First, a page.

This is based on the $45,000 initial franchise fee plus an anticipated range of $27,450 to $59,400 for start-up costs and ongoing operational costs. Also, the initial costs may be significantly lower if you already have an office.

Estimated Cost Breakdown:

Renting an office space is undoubtedly the most important aspect affecting a property management company's start-up costs. The following estimation by “ Profitable Ventures ” should serve as a reference for beginning a small to medium-sized property management business:

  • The entire incorporation cost for the business was $750.
  • Liability insurance, licenses, and permits will cost $2,500.
  • The sum of $40,000 is required to purchase a suitable office space with appropriate room for six months (new construction of the facility included).
  • The price to outfit the office (including furniture, phones, filing cabinets, pcs, photocopiers, fax machines, and other devices) is $5,000.
  • Launching your official website will cost you $600.
  • Budget for paying power bills and at least two staff for three months: $10,000
  • Business cards, signage, advertisements, promotions, and other additional costs total $2,500.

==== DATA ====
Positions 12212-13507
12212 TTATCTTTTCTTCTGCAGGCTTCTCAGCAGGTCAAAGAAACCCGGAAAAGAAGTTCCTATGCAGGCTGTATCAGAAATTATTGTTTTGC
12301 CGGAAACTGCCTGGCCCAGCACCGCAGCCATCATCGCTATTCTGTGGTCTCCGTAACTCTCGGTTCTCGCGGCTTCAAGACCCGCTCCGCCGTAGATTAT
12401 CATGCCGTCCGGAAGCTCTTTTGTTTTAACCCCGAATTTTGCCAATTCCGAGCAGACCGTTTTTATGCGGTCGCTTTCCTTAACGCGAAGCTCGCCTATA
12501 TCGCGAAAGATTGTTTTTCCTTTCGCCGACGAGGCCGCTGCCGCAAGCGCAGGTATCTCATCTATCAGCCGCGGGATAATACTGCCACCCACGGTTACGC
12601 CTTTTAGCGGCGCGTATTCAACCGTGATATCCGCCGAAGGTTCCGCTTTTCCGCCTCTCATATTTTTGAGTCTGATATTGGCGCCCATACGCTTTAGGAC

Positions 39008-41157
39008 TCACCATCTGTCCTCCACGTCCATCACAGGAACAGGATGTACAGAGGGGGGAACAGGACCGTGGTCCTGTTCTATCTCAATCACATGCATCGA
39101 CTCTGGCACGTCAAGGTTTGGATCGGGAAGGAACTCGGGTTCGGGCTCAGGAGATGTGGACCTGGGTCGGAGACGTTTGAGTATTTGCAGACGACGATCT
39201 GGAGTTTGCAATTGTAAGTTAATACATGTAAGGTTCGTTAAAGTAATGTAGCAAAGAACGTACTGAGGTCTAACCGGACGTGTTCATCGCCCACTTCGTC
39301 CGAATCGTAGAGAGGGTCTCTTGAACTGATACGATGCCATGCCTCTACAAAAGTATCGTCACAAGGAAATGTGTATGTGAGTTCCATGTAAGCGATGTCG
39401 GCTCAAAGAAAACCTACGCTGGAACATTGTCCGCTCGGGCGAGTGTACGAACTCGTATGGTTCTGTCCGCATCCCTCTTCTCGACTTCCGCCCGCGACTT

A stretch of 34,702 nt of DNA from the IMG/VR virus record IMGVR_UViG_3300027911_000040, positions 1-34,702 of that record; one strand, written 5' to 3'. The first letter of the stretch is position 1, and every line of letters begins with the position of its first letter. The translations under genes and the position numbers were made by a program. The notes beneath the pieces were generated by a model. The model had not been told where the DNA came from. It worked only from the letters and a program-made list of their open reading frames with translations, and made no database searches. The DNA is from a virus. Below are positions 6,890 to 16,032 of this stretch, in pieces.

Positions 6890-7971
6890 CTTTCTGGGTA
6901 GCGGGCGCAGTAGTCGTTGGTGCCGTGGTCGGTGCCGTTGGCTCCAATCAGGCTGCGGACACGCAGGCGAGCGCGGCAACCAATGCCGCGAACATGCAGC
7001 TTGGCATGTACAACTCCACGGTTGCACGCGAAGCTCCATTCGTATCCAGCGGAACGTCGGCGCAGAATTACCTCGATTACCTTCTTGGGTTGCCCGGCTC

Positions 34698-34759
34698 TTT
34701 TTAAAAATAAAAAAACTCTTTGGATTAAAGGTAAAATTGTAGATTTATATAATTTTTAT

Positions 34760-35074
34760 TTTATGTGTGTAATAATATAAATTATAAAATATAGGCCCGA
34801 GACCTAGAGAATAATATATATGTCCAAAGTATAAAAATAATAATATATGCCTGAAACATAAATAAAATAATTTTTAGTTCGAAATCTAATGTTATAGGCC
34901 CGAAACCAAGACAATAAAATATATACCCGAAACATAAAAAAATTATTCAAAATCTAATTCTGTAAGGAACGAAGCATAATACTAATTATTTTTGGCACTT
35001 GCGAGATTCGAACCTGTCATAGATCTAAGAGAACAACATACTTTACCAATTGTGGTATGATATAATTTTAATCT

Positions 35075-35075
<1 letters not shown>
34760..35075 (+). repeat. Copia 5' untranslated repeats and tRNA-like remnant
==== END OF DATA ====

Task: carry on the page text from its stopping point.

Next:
• Extra cost: $1000

Financing Your Property Management Business

If you decide to establish your property management company on a decent size, you may not require a lot of cash, but if you want to launch it on a big scale, you will undoubtedly need to obtain the necessary start-up capital.

If you plan to launch your property management business on a significant scale, you will require a suitable office space, office supplies, and money set aside for paying staff and utility bills for at three months at least. You are essentially expected to raise your own startup funding.

Writing a strong business plan is one of the first, if not the most important, considerations you should make when seeking finance for your enterprise.

You might not need to do put too much effort into persuading your friends, investors, and aquintances to invest in your company if you already have a solid and practical business strategy/plan in place.

Here are some of the possibilities you might investigate while looking for startup money for your property management company:

  • Acquiring funds from one's own savings and via the sale of one's own assets and properties.
  • Obtaining funding from partners and investors.
  • Making a Loan Request to Your Bank or Banks.
  • Presenting your business plan and requesting business grants, startup money, and seed funding from donor groups.
  • Ask your friends and relatives for soft loans as a source.

Property Management Business Models (Secondary Keyword)

You may ask how the property management business generates revenue if this seems like something that could interest you. There are four common business models that a property management firm may choose to use.